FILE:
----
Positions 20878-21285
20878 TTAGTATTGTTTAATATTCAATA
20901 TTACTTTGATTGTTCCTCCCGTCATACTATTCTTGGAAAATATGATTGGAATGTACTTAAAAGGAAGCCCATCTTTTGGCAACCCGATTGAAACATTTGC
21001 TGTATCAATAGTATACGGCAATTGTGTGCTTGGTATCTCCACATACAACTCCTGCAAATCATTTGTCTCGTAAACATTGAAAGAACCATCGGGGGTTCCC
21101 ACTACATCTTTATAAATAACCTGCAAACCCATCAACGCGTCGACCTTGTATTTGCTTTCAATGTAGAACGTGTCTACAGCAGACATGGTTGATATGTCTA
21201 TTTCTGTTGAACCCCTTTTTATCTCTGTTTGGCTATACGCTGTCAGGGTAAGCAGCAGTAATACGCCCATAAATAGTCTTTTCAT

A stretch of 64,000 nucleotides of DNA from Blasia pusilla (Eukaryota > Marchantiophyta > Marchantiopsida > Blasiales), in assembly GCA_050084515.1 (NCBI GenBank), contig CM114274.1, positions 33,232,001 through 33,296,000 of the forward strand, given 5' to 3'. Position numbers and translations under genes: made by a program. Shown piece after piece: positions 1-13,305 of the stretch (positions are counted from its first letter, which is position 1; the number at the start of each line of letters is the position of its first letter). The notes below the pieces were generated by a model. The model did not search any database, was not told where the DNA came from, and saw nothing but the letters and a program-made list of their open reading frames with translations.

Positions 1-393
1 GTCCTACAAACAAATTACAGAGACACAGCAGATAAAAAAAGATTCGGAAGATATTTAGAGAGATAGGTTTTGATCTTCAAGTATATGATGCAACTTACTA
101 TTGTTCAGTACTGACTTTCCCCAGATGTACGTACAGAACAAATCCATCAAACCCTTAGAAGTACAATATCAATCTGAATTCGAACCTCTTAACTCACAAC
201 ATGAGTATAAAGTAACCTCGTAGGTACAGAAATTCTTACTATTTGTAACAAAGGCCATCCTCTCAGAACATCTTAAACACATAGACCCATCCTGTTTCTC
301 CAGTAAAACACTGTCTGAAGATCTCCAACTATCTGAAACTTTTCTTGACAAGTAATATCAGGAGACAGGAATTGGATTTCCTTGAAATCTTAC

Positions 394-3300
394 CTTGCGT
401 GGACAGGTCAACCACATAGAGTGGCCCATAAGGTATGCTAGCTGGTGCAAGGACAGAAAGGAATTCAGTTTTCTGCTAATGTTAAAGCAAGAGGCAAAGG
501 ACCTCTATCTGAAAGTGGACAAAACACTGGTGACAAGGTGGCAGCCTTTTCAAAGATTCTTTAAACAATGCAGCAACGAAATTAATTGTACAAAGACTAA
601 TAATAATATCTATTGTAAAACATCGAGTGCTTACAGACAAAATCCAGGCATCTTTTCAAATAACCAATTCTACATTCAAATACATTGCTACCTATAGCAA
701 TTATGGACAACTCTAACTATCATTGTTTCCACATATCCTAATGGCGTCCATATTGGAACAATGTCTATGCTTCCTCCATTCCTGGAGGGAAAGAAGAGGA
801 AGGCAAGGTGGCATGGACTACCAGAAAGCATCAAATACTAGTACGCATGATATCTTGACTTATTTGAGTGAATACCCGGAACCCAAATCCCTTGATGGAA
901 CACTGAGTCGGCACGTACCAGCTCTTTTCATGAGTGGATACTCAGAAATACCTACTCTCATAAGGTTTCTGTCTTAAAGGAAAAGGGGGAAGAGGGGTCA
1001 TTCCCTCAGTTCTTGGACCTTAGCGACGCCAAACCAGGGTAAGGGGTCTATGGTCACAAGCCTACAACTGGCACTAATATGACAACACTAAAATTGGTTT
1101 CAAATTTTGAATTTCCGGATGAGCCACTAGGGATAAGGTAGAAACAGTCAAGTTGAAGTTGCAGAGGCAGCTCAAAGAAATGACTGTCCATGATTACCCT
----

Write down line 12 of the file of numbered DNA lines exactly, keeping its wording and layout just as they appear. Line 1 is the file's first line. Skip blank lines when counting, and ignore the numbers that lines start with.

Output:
301 CAGTAAAACACTGTCTGAAGATCTCCAACTATCTGAAACTTTTCTTGACAAGTAATATCAGGAGACAGGAATTGGATTTCCTTGAAATCTTAC